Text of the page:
Netsmith is going out a little on a limb here but it is at least arguable that there have only ever been three major inventions. Agriculture, the scientific method and the limited liability corporation.
And finally, yes, Wellesley really is different than Vassar for as the man said, if all the students at Vassar were laid end to end no one would be at all surprised.
If you haven't seen David Davis' brilliant resignation speech yet, you should click below to watch it. In the wake of the commons' vote to extend pre-trial detention without charge to 42 days, Davis has resigned as Shadow Home Secretary and quit Parliament, and will now fight a by-election purely on the issue of civil liberties.
This is a remarkable display of political courage, and it is wonderful to see a politician take a real stand on a matter of principle. In the short-term, this may not be a wonderful development for his party, with some in the media unfairly characterizing it as the product of internal strife. But regardless of party politics, Davis' decision put the current government's appalling record on civil liberties directly to the public could not be more welcome.
Davis is not just standing on the issue of detention without charge, but against a whole raft of illiberal policies, from restrictions on free speech, to surveillance, ID cards and the database state. With luck Davis' 'nuclear option' could mark a turning point in the national debate.
Winston Churchill once campaigned under the slogan "Set the people free!" David Davis could do worse than adopt the same rallying cry.
David Lidington MP, Shadow Foreign Minister, was our guest at a Power Lunch in Westminster this week. With oil now more than $130 a barrel, and half the world's cranes busy building new hotels and apartments in Dubai, it was no surprise that much of the discussion focused on the Middle East. Lidington, of course, is expert on the subject, and had recently come back from a top-level visit to the region.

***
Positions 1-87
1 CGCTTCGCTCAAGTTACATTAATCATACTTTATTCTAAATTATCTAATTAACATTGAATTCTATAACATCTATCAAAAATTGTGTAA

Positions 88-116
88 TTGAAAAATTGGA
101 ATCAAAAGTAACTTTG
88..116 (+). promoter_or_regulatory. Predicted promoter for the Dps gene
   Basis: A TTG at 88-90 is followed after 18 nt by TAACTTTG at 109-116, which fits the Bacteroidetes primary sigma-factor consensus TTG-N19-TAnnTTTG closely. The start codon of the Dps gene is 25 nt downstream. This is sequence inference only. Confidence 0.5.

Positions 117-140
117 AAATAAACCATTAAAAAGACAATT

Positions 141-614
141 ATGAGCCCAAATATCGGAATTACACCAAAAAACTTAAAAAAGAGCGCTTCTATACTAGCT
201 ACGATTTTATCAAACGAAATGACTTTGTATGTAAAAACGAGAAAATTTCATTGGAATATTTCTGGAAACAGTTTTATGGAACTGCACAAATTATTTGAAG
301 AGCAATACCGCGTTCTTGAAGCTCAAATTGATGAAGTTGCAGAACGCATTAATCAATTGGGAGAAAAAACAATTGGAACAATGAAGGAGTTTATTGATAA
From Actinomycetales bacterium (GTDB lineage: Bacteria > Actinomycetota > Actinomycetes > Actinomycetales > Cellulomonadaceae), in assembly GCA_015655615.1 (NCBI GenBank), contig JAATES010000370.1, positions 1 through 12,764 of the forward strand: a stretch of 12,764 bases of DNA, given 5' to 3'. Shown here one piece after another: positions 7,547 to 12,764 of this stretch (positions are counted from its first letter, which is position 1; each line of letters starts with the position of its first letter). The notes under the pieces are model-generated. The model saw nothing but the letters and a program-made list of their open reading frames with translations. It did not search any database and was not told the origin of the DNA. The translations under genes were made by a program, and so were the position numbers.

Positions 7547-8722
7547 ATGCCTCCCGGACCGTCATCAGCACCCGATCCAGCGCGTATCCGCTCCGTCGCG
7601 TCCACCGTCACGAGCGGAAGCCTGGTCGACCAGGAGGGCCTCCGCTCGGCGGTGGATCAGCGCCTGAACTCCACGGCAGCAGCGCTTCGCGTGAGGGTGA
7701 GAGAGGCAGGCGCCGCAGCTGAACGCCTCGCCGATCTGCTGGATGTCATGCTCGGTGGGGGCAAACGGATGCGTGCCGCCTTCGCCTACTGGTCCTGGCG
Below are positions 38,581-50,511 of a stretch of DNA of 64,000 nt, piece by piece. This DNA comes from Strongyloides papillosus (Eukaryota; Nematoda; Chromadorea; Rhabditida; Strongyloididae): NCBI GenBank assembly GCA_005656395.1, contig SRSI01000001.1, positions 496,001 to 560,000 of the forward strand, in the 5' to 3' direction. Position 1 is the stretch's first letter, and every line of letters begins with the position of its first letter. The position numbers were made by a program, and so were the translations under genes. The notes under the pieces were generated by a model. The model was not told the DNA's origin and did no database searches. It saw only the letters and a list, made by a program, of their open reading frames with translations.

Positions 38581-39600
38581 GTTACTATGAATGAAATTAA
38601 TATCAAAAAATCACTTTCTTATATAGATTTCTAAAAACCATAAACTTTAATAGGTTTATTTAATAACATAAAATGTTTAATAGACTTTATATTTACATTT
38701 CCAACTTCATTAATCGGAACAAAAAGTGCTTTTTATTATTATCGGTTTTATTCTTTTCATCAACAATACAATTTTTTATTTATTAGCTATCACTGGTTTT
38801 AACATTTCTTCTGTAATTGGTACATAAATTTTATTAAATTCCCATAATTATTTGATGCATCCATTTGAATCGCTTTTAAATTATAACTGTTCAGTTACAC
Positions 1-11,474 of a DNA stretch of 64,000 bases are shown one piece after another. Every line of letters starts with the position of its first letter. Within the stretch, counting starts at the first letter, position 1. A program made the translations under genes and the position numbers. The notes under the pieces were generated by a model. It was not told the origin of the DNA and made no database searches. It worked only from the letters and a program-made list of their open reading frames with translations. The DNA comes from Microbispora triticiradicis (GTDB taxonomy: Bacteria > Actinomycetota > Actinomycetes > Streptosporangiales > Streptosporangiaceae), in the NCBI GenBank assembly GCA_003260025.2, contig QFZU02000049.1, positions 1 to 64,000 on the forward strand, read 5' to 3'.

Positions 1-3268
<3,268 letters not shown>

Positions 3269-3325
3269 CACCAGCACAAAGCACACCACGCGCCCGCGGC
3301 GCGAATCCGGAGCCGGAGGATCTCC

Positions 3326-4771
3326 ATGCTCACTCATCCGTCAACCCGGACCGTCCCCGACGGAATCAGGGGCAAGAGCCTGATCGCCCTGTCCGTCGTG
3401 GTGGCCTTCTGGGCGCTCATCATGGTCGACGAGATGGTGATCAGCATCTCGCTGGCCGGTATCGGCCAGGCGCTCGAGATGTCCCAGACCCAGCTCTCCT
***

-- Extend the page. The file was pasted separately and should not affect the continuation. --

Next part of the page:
The discussion was off the record, so I can't go into the details of who said what, but it does seem that the main concerns in the region have changed, from primarily strategic (notably issues around Israel and America's interests) to economic. Middle-Eastern countries see themselves as developing rapidly – on a par with China as the future economic powerhouse of the world. And yet, outside a few countries, the region's political structures have not developed fast enough to give this new, market economy the framework to really grow. The Gulf region imports 90% of its food; water is in short supply for agriculture as for much else; and Egypt has had bread riots. But when you try to fix the price of bread as Egypt does – so you can make more money selling it for animal fodder than human food – what would any economist really expect?
And economic development itself will pile up the political pressure. Economic development has allowed education to expand, and in particular more women are now getting an education. That will stoke up rising expectations in the region's predominantly young population. We can't expect that overnight there will be American-style constitutions, free elections and bright new democrats bursting into the majority. But I would say the UK needs to do more to help political reform by encouraging the understanding and discussion of democratic culture and institutions, and in particular the rule of law. Britain is, of course, the home of those principles. But since our nanny state is tearing them up at home these days, one cannot be optimistic that we will make much of a job of exporting them abroad.